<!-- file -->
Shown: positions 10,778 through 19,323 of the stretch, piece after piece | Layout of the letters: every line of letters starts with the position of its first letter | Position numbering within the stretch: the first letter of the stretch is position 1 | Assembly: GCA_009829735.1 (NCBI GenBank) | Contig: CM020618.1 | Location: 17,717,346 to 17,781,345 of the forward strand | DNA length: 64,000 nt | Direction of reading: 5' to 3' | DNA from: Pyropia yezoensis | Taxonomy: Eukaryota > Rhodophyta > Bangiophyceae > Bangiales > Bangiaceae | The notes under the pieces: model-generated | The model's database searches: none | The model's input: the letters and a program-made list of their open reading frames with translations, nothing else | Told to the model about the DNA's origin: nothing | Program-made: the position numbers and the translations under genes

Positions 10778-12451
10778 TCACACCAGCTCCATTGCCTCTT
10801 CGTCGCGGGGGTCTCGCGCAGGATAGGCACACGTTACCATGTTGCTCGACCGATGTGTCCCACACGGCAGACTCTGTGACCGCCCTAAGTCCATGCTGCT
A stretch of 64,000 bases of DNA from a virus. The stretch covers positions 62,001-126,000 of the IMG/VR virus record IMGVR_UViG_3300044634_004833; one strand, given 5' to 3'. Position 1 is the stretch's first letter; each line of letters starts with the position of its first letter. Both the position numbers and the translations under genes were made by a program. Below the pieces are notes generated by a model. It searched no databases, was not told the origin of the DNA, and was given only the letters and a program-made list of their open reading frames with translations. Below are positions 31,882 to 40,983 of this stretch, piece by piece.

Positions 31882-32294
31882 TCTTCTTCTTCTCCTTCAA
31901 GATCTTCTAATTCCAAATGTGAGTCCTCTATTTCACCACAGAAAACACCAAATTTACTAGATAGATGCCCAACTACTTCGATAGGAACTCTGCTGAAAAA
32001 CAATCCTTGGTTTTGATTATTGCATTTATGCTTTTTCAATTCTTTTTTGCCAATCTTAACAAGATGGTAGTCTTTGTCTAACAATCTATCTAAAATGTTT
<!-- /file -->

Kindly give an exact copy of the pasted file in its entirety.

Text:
Shown: positions 10,778 through 19,323 of the stretch, piece after piece | Layout of the letters: every line of letters starts with the position of its first letter | Position numbering within the stretch: the first letter of the stretch is position 1 | Assembly: GCA_009829735.1 (NCBI GenBank) | Contig: CM020618.1 | Location: 17,717,346 to 17,781,345 of the forward strand | DNA length: 64,000 nt | Direction of reading: 5' to 3' | DNA from: Pyropia yezoensis | Taxonomy: Eukaryota > Rhodophyta > Bangiophyceae > Bangiales > Bangiaceae | The notes under the pieces: model-generated | The model's database searches: none | The model's input: the letters and a program-made list of their open reading frames with translations, nothing else | Told to the model about the DNA's origin: nothing | Program-made: the position numbers and the translations under genes

Positions 10778-12451
10778 TCACACCAGCTCCATTGCCTCTT
10801 CGTCGCGGGGGTCTCGCGCAGGATAGGCACACGTTACCATGTTGCTCGACCGATGTGTCCCACACGGCAGACTCTGTGACCGCCCTAAGTCCATGCTGCT
A stretch of 64,000 bases of DNA from a virus. The stretch covers positions 62,001-126,000 of the IMG/VR virus record IMGVR_UViG_3300044634_004833; one strand, given 5' to 3'. Position 1 is the stretch's first letter; each line of letters starts with the position of its first letter. Both the position numbers and the translations under genes were made by a program. Below the pieces are notes generated by a model. It searched no databases, was not told the origin of the DNA, and was given only the letters and a program-made list of their open reading frames with translations. Below are positions 31,882 to 40,983 of this stretch, piece by piece.

Positions 31882-32294
31882 TCTTCTTCTTCTCCTTCAA
31901 GATCTTCTAATTCCAAATGTGAGTCCTCTATTTCACCACAGAAAACACCAAATTTACTAGATAGATGCCCAACTACTTCGATAGGAACTCTGCTGAAAAA
32001 CAATCCTTGGTTTTGATTATTGCATTTATGCTTTTTCAATTCTTTTTTGCCAATCTTAACAAGATGGTAGTCTTTGTCTAACAATCTATCTAAAATGTTT